Douglas "Duke" Warren

Obituary
8 entries
  • "I had the great honour to work with Duke at the Museum of..."
    - Noel Ratch
  • "Although my time with Duke was very limited, it was a real..."
    - Maj Chris Buckham
  • "In addition to all the heroism that Duke displayed in his..."
    - Ken MacLeod
  • "Uncle Duke & Aunt Melba were the best. I loved going to..."
  • "Duke and Melba were always very kind to our parents in..."
    - S Lyster
The Guest Book is expired.

Photo

WARREN, Douglas (Duke) The full life of Douglas Warren came to a tranquil end on August 28, 2011 in Comox, BC. Douglas was an identical twin born in Nanton, Alberta on May 28, 1922. His brother's name was Bruce but they both had the same nickname, "Duke ". In 1929 the family moved to the Wetaskiwin area and settled on a farm close to town. The twins loved aviation from an early age and in late 1940 joined the Royal Canadian Air Force, training in Canada until proceeding to England in January 1942. After advanced training, they flew two tours of operations with Royal Air Force spitfire squadrons. Finishing in early 1945, they were awarded Distinguished Flying Crosses by King George VI at Buckingham Palace. After returning to Canada in May 1945, Bruce married Lois Burroughs and Douglas married Melba Bennett, with whom he enjoyed a wonderfully happy life until her death on September 17, 2010. The twins joined the permanent RCAF in October 1946, and three years later they went overseas again. Bruce took the prestigious test pilot course at Farnborough, and Douglas took the fighter leader course at West Raynham. Shortly after their return to Canada, Douglas became a Flight Commander with 421 Squadron flying DH Vampire jet aircraft at Chatham, New Brunswick while Bruce was attached to the AV Roe aircraft company in Toronto as a test pilot for the prototype CF100. Tragically, on April 5, 1951, Bruce was killed while testing this aircraft. Some readers may consider this an odd obituary in that it refers to two men. However, the twins were so close, and their lives so intertwined for 29 years that it would be unusual to mention one without the other. Douglas became Commanding Officer of 410 F86 Sabre Squadron at North Luffenham, England in 1952. While there he did a 6 month tour with the United States Air Force in Korea, and in 1956 became Chief Flying Instructor at Chatham, NB. When Germany joined NATO in 1957, he was given a three year assignment to the same position with the German Luftwaffe in Oldenburg. After serving for a year in Sardinia, Italy, he was posted to the Flight Safety Directorate at headquarters in Ottawa in 1961. A transfer in 1965 to RCAF Station Baldy Hughes near Prince George, BC as Commanding Officer for two years was followed by three years at NORAD headquarters in Colorado Springs. In 1970 he accepted a final posting to CFB Comox as Operations Officer and retired in 1973. After retirement, Douglas led an exceptionally active community life. Supported by his dear wife Melba, he volunteered with United Way and CNIB, and was a charter member of the Filberg Lodge and Park, the Comox Archives and Museum, and the Coast Guard Auxiliary. He also served with the Canadian Marine Rescue Society and the Canadian Power and Sail Squadrons. Together, he and Melba drove for Meals on Wheels for 33 years. Always a supporter of Air Cadets, Douglas was Commanding Officer of the summer Air Cadet Camp in Penhold, Alberta for three years. Active with Branch 160 of the Royal Canadian Legion, he served as Branch Padre for 24 years, and also for a time as Padre for the 888 Wing of the Air Force Association of Canada and the Korean Veterans Association. For many years Douglas was a popular speaker at area schools discussing the importance and meaning of Remembrance. He wrote a biweekly column "On the Docks " for the local newspaper and hosted a bi-weekly TV interview program "The Blue Review ". After several years of these two activities, the paper closed and the TV station changed hands. Douglas, who was well known for his positive nature and quick wit, was often heard to say "It wasn't my fault! " Douglas was recognized for his community work when he was awarded the Governor General's Caring Canadian Award in 2002. In 2006 he was awarded the Minister of Veterans Affairs Commendation, and was accorded the Freedom of the Town of Comox. Also in 2006 he was appointed Knight of the Legion of Honour by the President of France. Despite his numerous accomplishments, Douglas will best be remembered for his warmth and integrity in his dealings with all who knew him. Douglas Warren was predeceased by his parents, Earl and Marie Warren, his older sister Alta, his twin brother Bruce and his beloved wife Melba. He leaves to mourn him, his son Bruce (Laura Lee McGibney), daughter Wendy (Ron McKibbon), grand children Kyra and Marc, and great grandchildren Oliver and Aurora, as well as his sister Joyce, many extended family members and countless friends. Funeral service is to be held at 2pm on Friday, September 2 at St Michael and All Angels Protestant Chapel (located on Military Row next to Glacier Gardens Arena) Comox. If friends so wish, they may make a charitable donation to the Comox Air Force Museum, the Bomber Command Museum of Canada in Nanton, Alberta, or to the charity of their choice, in memory of Douglas. Arrangements entrusted to Comox Valley Funeral Home (250) 334-0707 635803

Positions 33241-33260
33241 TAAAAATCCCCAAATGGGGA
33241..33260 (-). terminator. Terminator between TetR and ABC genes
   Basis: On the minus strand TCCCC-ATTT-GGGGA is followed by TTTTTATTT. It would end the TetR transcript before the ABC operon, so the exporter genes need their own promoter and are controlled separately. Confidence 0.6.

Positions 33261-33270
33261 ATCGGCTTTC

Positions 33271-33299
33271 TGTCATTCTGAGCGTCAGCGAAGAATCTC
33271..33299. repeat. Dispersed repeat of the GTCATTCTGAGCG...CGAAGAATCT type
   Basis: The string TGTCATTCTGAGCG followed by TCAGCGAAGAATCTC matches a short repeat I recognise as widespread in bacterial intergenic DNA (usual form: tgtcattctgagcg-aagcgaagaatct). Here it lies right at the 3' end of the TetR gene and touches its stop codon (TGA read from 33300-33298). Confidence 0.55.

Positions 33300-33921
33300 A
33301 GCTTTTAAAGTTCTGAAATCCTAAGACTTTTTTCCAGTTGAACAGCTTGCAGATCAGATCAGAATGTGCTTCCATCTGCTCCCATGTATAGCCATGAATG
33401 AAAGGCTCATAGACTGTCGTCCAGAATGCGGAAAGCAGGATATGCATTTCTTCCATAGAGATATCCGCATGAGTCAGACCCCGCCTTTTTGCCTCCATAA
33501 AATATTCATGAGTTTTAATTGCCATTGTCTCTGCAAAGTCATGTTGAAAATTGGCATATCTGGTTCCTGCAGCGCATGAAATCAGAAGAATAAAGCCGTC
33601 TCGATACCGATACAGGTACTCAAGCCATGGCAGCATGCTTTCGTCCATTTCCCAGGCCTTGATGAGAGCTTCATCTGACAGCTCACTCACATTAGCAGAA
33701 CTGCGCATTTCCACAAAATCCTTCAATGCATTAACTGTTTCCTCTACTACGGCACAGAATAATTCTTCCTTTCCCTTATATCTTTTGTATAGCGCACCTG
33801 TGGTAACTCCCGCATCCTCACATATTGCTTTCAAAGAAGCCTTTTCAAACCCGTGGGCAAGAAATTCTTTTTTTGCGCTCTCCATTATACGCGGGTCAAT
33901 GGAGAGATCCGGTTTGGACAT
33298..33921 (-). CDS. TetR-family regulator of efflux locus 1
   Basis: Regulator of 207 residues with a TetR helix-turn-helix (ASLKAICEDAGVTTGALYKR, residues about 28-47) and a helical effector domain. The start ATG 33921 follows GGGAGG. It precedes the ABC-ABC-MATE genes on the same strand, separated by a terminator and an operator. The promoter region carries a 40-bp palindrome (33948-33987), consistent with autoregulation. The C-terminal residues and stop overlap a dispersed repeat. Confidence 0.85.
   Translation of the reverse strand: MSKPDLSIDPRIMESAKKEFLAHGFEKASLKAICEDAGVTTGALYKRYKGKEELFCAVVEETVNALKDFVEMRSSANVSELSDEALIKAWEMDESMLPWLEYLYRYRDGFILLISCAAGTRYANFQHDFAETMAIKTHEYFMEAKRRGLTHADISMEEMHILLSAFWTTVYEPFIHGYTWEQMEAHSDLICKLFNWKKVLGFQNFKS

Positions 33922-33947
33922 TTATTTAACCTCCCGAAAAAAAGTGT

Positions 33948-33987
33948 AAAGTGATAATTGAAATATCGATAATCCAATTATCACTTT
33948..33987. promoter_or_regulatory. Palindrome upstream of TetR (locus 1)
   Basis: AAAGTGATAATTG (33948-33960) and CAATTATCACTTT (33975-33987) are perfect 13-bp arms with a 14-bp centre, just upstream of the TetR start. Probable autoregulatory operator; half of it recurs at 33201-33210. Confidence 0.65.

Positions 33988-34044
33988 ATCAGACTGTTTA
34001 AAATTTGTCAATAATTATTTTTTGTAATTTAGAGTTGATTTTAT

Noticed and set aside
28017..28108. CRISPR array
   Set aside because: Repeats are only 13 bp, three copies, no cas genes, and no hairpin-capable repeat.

This obituary was originally published in the Comox Valley Echo (Courtenay, BC).
Published online on Aug. 30, 2011 courtesy of Comox Valley Echo.
bullet U.S. Air Force